Early April 2015, Ghana was forced to seek IMF support worth USD 1 billion following a fiscal crisis and unsustainable debt accumulation, caused by government overspending, poor public management and consecutive price falls in Ghana’s three major export commodities (first cocoa, then gold and ultimately oil). On 30 June, the IMF published the first review mission of Ghana’s performance under the programme that mandates fiscal consolidation and structural reforms. With most performance criteria met, the programme was said to be on track, paving the way for a second trench disbursement. In brief, petroleum subsidies were scrapped, no arrears were accumulated and a successful deal over public sector wages was struck keeping pay raises well below inflation. The outlook is cautiously turning more positive, despite serious doubts about the government’s dedication to certain expenditure requirements right after the deal was signed.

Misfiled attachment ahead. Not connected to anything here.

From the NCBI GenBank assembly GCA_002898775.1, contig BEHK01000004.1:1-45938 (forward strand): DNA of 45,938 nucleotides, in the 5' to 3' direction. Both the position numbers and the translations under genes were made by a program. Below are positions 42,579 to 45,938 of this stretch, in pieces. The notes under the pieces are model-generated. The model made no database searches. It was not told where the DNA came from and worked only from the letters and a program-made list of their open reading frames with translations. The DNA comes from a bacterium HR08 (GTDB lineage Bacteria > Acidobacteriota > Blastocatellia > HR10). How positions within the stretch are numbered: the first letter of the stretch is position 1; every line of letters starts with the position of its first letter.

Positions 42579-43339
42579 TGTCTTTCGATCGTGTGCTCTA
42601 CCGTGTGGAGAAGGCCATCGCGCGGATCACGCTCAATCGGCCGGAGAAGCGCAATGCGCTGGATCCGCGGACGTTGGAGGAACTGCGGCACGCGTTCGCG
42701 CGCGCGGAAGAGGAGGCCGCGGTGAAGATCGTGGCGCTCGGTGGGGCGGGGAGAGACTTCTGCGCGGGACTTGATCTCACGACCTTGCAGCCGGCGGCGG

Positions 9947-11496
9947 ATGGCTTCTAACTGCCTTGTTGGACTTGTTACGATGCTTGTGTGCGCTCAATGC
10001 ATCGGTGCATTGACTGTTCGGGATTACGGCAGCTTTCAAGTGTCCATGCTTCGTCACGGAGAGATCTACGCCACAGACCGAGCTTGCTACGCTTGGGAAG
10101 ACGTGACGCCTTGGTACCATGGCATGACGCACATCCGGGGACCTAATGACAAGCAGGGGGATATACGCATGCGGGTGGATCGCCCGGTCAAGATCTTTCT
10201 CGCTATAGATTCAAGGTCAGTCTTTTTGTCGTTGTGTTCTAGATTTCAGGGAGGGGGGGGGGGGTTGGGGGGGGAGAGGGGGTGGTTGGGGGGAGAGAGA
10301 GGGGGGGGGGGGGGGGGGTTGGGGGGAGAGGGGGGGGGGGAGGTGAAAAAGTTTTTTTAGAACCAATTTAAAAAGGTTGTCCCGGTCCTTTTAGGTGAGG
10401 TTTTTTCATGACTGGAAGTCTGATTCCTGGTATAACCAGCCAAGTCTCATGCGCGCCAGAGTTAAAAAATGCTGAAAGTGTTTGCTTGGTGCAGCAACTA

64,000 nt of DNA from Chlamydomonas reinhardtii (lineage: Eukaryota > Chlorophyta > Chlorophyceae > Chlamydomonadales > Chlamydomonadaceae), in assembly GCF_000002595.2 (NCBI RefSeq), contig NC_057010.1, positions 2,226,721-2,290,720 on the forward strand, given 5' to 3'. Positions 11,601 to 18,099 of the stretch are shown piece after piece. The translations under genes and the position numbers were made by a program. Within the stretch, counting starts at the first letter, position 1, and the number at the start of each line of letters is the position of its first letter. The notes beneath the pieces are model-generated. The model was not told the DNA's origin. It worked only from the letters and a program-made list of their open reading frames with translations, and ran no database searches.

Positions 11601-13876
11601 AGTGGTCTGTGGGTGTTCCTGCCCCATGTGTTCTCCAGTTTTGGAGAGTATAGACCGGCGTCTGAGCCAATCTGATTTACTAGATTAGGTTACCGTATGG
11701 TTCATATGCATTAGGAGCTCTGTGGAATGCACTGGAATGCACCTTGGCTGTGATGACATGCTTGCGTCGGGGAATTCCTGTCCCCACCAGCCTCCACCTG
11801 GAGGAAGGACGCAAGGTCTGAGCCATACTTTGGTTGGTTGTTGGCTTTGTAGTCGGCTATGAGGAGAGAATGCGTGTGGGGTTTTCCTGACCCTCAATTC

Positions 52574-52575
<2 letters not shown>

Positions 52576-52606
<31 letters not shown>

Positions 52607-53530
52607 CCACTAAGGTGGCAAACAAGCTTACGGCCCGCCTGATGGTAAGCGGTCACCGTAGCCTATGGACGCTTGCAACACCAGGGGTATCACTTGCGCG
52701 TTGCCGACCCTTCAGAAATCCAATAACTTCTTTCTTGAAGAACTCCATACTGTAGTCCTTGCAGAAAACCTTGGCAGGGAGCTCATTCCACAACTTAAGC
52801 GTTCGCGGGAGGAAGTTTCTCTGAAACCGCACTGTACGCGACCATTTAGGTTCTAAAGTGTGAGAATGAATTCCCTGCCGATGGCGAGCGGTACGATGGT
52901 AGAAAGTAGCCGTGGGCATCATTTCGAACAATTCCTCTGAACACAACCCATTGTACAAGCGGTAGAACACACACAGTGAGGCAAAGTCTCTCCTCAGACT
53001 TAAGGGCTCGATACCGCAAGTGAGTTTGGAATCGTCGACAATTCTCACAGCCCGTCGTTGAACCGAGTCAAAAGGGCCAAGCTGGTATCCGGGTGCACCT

Impact on country risk
The review mission carefully improved confidence, which translated into a rebound of the cedi’s exchange rate in July with about 30% since the end of June. The appreciation might persist as liquidity is likely to be bolstered by improving cocoa revenues, a planned USD 1.5 billion Eurobond in Q3 and a resumption of budgetary donor support (after foreign donors pulled out when Ghana reached the middle-income country status following the 2011 oil rush). However, growth will slow in 2015 to 3.5% as a result of a devastating power crisis impeding domestic activity. By 2016, new gas-fired power plants should come on stream and help lift growth together with new oil and gas fields. Henceforth, great challenges remain with high financing costs and inflation still at 17%. Moreover, commodity dependence still exposes Ghana to global market shocks and fiscal discipline might be at risk during next year’s election period.
Analyst: Louise Van Cauwenbergh, email@example.com